How an 85-year-old aircraft could fly again
Eighty-five years ago today, one of KLM’s most famous aircraft made history when it returned to Schiphol after winning the 1934 Melbourne Air Race. Thousands of enthusiastic spectators turned out to welcome the crew of the DC-2, named Uiver (Stork). The TV series Vliegende Hollanders (Flying Dutchmen) has reconstructed events from this race, which was so important to KLM. The problem is, this Uiver can no longer fly. Or couldn’t, until now…
At visual effects specialists Planet X, reality and fiction flow imperceptibly in and out of each other. Suddenly, the Uiver and other old aircraft – such as the Koolhoven, Farman and Spin – are flying through clouds once again. “We’ve pulled out all the stops. Spectators will really ask themselves whether what they’re seeing is real or not,” said company owner and Visual Effects Supervisor, Dennis Kleyn. The virtual effects were then demonstrated on a big screen. “Look, we can calculate the impact on the landing gear of taxiing across a bumpy field.” Chris Klinkhamer, the simulation expert at Planet X, then zipped through dozens of photos and films. “This is what happens to the landing gear in a crash”, Dennis explained. The debris shot across the screen, without a single aircraft part getting damaged, luckily.
Ronnie Olsthoorn, a digital modelmaker, has constructed 3D models of today’s Boeings and Airbuses’ illustrious predecessors. The models have been reconstructed with extreme precision, entirely digitally – quite a contrast to the life-sized models on the set. Dennis Kleyn: “Using the software program Houdini, we can unleash all kinds of mathematical calculations and laws of physics to achieve the desired animations.” A DC-2 flies across the screen, the visual effects artist gets the wings to shudder, the wheels to spin and the aircraft to come alive as it take to the air. “As you can see, every movement and calculation has to be entered manually,” Kleyn went on. “The cut from or to the model of the real Uiver has to be extremely precise too, of course.”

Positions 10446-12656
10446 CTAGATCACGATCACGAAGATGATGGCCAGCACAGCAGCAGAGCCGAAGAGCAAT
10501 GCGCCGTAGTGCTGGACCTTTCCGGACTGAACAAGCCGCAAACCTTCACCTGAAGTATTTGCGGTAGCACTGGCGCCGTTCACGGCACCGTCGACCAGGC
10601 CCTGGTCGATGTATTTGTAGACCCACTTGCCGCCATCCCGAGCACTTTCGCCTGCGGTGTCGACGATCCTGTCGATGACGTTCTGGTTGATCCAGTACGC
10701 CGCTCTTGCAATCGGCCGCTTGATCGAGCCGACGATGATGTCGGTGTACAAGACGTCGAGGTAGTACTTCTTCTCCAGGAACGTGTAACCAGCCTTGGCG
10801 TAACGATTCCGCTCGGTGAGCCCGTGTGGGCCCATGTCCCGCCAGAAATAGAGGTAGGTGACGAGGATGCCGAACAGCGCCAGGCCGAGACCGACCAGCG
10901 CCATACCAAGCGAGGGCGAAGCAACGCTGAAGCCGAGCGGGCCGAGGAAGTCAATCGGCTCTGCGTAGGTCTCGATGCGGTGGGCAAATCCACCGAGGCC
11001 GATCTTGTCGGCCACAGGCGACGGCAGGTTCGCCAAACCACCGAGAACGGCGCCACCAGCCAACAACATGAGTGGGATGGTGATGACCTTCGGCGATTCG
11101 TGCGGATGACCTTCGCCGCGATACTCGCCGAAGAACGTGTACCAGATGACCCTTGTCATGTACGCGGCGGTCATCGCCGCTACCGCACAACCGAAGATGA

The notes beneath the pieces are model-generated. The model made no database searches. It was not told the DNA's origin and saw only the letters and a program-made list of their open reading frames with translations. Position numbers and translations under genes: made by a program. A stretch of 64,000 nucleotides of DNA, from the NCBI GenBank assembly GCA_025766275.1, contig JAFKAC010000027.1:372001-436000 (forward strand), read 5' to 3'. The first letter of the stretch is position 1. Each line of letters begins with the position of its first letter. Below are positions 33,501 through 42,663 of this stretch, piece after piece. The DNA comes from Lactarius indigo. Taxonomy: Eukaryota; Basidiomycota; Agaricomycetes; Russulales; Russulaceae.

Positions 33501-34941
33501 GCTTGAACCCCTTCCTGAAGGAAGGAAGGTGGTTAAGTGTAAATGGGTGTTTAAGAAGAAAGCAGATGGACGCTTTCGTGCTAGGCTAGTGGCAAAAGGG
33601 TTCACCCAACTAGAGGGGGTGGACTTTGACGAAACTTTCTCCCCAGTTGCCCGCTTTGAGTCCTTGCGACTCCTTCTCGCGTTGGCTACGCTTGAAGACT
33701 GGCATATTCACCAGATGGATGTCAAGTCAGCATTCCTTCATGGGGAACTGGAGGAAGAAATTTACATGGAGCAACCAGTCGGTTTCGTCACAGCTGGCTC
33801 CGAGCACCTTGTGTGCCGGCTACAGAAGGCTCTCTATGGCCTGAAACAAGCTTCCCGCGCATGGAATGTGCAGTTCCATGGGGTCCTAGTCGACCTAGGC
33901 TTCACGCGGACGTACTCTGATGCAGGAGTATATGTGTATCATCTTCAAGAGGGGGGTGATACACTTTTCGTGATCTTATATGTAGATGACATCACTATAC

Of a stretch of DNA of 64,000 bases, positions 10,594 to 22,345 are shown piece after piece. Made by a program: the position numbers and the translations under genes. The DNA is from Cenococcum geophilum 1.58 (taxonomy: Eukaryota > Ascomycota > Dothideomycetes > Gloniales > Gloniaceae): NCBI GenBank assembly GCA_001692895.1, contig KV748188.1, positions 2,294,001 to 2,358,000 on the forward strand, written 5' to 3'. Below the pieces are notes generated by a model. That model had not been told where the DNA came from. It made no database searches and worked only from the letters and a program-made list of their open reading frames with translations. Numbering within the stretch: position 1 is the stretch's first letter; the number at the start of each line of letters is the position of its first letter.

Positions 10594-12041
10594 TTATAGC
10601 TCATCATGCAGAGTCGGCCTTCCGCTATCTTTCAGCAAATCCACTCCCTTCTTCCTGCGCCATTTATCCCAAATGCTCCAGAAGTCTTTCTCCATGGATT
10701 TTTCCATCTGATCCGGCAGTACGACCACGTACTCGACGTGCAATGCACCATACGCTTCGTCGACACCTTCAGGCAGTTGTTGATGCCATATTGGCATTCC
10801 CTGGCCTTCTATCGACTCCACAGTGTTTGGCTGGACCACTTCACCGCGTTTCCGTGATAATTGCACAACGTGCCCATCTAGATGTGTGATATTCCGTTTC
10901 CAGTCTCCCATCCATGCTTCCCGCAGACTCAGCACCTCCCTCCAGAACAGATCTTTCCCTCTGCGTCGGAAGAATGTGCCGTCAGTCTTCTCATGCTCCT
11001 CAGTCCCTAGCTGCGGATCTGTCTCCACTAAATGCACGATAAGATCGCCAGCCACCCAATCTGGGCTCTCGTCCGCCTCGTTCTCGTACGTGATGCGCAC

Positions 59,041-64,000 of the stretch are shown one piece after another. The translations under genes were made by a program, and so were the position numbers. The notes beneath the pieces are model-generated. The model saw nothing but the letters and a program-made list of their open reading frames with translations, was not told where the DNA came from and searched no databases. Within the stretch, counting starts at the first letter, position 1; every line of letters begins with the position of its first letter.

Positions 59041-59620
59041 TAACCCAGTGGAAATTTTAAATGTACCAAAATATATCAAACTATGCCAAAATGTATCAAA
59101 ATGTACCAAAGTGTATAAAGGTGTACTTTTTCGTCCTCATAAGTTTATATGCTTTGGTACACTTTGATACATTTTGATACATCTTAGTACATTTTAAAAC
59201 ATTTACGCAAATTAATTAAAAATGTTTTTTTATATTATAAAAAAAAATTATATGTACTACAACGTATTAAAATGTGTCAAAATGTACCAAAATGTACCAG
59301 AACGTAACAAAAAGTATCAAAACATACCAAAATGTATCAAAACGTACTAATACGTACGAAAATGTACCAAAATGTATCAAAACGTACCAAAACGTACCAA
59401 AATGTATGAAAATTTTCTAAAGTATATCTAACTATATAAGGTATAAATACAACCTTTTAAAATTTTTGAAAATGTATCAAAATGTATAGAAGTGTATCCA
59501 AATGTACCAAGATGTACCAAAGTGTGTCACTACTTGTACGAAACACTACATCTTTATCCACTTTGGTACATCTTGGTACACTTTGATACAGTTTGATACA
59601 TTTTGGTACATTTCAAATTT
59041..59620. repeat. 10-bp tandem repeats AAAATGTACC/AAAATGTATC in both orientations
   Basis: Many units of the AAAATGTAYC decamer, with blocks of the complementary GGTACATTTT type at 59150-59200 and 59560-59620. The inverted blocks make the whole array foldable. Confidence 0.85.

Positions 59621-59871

Planet X has spent more than a year working on the effects for the eight-part series Vliegende Hollanders about KLM’s first director, Albert Plesman (played by Dutch actor Daan Schuurmans), and aircraft manufacturer Anthony Fokker (Fedja van Huêt). Filming took place over the summer and autumn and preparations were put in place to ensure postproduction could start the moment filming finished. After seventy days of filming in the Netherlands and abroad, all the scenes have now been shot and are being edited. In a screening room at Planet X we were shown how real and virtual worlds are blended together. Actors standing in front of a green screen wave at thin air. “An aircraft will be inserted behind them later”, Kleyn explains. On another screen I got a view of the cockpit where the pilots – or rather, actors in a reconstructed cockpit perched atop scaffolding – are getting the aircraft to ascend.
According to the Vliegende Hollanders script, in 1934 KLM director Plesman spoke to the people aboard the Uiver at Mildenhall airfield in England:
“I hope you enjoy the flight and arrive quickly and safely in Australia!”
Captain Parmentier reassures his three passengers: “Don’t worry. This is the safest aircraft you could hope for.” He crosses himself. “For Queen Wilhelmina,” he says to his co-pilot Moll.
“And for Plesman,” Moll answers.
The Uiver accelerates and takes off for Australia.
We then moved to the Virtual Reality (VR) room to witness a relatively new invention: DeepSpace. Wearing a VR headset and a carrying a dummy camera it’s possible for one or two people to explore all kinds of camera angles and check the framing of a shot. They can also test whether the large camera will be able to make a particular turn in the small cockpit on set. Vliegende Hollanders‘ instigator, Jeroen Plesman, and his father, former pilot Jan Plesman, can’t believe their eyes when they try out the system. “It’s amazing what they can do,” exclaims Jan. “With my left and right hands I can point to parts of buildings at E.L.T.A., the first aviation exhibition held in Amsterdam. Everything my grandfather – KLM’s first director – saw, I can see too.”
Several weeks earlier, Jan Plesman had been on the film set in Lelystad with several members of his family. “My grandchildren were walking around in 1930s costumes as extras beside the Uiver. It was fantastic!” This is the same DC-2, now owned by the aviation museum Aviodrome Lelystad, that Jan flew fifty years ago in 1984 in the reconstruction of the Melbourne Air Race. The original Uiver won the handicap class in the 1934 race, but was lost in a crash the following year. Jan recalled how his aircraft, “was towed from the airport to the racecourse next door where the Uiver had landed in the dark in 1934. Mud, old cars and an Uiver monument – what a wonderful atmosphere.” And so the memories of the Uiver flooded back.
Read all about the famous 1934 Melbourne Air Race here. If you’d like to see nostalgic images of the 1984 Uiver (in Dutch), click here. The 1984 Uiver is on display at the aviation museum Aviodrome Lelystad.
Flying Dutchmen is produced by Topkapi Films in collaboration with AVROTROS. The series will be broadcast autumn 2020 on NPO1.